Roger Martinsen (b. 1936) was born in Seattle and attended Roosevelt High School and the University of Washington, graduating in 1958. After three and a half years serving in the United States Navy, Martinsen returned to Seattle and took a job as Assistant Protocol Officer at Century 21 Exposition, Seattle's 1962 World's Fair. Martinsen worked under Protocol Officer Saeed Kahn, who had been assigned to the fair by the United States Department of State. The fair's Protocol Office managed all aspects of visits for diplomatic visitors to the fair of cabinet level and above, meticulously planning moment by moment in order to ensure enjoyment, comfort, and adherence to diplomatic protocol. In this People's History, Roger Martinsen remembers his work at the fair, and some of the famous visitors he assisted.
A Military Background
Just prior to the Seattle World's Fair, I finished a three and a half year tour of duty as an officer with the U.S. Navy. That was a great experience. I have great memories of 13 months aboard the aircraft carrier Valley Forge as an Ensign, followed by the crème de la crème -- two years and three months at Newport, Rhode Island, as a navigation instructor for the Naval Officer Candidate School. I loved it.
Three weeks after my military release and a cross country drive from Rhode Island to Seattle, I was hired by the Seattle's World Fair, as an Assistant Protocol Officer. As part of my duties, I worked on President Kennedy's (1917-1963) scheduled visit to close the fair on October 21, 1962. He was in Chicago, headed for Seattle, when his priorities turned upside down. He feigned a bad cold, returned to Washington, D.C., and slipped into the White House basement to work on the Cuban missile crisis. On October 22 (the day after the Seattle World's Fair closed), he disclosed the Cuban Blockade.
The excitement of the Seattle experience later led me to take a similar job at the New York World's Fair, from February of 1964 through late October of 1965.
Saeed Kahn And The Job
I was hired by the Protocol Office in Seattle, thanks to Myra Noel (1907-2005). She had connections with several people at the Seattle Fair, including Willis Camp (1913-1993), a Vice President, who she spoke to on my behalf. Willis introduced me to the fair's Chief of Protocol, Saeed Khan (b. ca. 1928). Saeed hired me to assist him, because, as he told me months later, he was looking for someone with a military officer background.
Saeed had been on loan from the State Department in Washington D.C., since three months before I arrived. His purpose in Seattle was similar to his duties in Washington: to properly manage the visits of United States government personnel of cabinet level and above, and visits of foreign diplomatic visitors. At the fair, Saeed's staff also liaised with the managers of the various international pavilions.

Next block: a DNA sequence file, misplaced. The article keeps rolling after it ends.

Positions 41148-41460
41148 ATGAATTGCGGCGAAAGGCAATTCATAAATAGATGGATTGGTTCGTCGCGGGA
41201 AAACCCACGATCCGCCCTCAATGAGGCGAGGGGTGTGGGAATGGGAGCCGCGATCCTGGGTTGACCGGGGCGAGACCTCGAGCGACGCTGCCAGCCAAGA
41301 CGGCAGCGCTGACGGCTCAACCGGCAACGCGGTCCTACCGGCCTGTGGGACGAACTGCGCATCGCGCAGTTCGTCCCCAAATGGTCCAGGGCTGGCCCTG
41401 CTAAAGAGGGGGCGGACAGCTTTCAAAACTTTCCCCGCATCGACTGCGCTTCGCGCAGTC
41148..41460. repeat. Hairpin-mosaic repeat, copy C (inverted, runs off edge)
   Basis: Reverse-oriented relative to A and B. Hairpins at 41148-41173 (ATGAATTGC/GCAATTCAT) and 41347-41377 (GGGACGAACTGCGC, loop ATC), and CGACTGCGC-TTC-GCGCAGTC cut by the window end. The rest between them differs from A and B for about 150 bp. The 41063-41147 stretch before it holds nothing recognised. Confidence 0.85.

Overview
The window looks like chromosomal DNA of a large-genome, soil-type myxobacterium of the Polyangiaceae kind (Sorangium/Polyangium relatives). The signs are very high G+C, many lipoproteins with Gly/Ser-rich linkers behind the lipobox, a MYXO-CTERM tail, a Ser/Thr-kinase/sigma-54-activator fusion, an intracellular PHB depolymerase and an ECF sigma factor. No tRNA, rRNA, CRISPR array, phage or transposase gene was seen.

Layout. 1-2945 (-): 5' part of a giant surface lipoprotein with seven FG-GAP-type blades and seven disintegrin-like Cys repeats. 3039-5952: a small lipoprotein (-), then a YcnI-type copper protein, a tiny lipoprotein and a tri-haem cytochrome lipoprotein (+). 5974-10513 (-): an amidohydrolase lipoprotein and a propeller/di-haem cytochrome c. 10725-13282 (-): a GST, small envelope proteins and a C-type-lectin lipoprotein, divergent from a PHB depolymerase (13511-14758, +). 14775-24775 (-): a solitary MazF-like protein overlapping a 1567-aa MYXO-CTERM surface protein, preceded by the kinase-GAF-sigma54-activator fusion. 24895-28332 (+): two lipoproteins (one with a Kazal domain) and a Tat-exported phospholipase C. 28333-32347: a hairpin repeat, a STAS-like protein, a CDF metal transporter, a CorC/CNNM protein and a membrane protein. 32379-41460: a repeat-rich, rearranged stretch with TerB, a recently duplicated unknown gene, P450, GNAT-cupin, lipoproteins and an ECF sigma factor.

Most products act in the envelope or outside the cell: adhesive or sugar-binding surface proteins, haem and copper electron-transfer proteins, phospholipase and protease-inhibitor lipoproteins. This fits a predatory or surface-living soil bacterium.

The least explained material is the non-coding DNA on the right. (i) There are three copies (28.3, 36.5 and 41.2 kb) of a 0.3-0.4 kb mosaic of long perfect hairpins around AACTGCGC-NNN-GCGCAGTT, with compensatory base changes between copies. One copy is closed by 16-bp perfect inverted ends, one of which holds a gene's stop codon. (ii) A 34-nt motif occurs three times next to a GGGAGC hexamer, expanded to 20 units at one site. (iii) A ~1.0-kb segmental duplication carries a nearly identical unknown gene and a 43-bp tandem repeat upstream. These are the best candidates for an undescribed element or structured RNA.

Our office consisted of six people: Saeed, myself, Pat Baillargeon (1928-2020), Margaret Bordon, and two other clerical persons. Pat had worked for Eleanor Roosevelt (1884-1962) and she was in charge of dinners and socials. Margaret was from Argentina and banged out our visit schedules. We also had access to numerous tour guides. For transportation, we had Highway Patrol officers, who drove a small fleet of limousines.
Saeed was 34, eight years older than me. He seemed much older. He usually wore a double-breasted dark suit and always a hat. In his younger years in Pakistan, he was a Captain in the Bengal Lancers. At Seattle, he always knew what to do -- and he always did it right. He was remarkable. Throughout the fair, Saeed was praised for his smooth and thorough work.
We know that the Seattle press members were impressed with the detailed visitor programs that we created because they told us so. The programs were deep in guest information. They typically included name and title, how to greet (such as Your Royal Highness, Your Excellency, Mr. Secretary, etc.), how to correspond, place cards, "in honor of" line on invitations, shaking hands, toasts, food preferences, flag placement, national anthem protocol, biography, and itinerary from the time of arrival at the airport to time of departure.
Does this sound like we must have worked seven days a week? Well, we did. Saeed was fantastic and we were proud of what we contributed.
Over the six months of the fair, the Protocol Office took care of government visitors from 74 different countries. Here they are.
- British Guiana
- Caroline Islands
- Central AfricaRepublic
- French Guiana
- Great Britain
- New Zealand
- Soviet Union
- United Arab Republic
- United Kingdom
- Viet Nam
- New Zealand
From 50 years ago, the following visits are some of my strongest memories.
Visutr Arthayukti's Visit
Visutr Arthayukti, the Thai Ambassador to the United States, was our very first fair guest. His principle purpose in Seattle was to accept a medium landing ship at the Seattle Naval Supply Depot as a gift to Thailand under our Military Assistance Program. He visited the Fair on April 17, four days before the opening. We walked him through the fairgrounds, which were deserted. Well, almost deserted. At one point, there were three people walking towards us on the other side of street. One of them looked like a John Wayne (1907-1979) impersonator. It was John Wayne.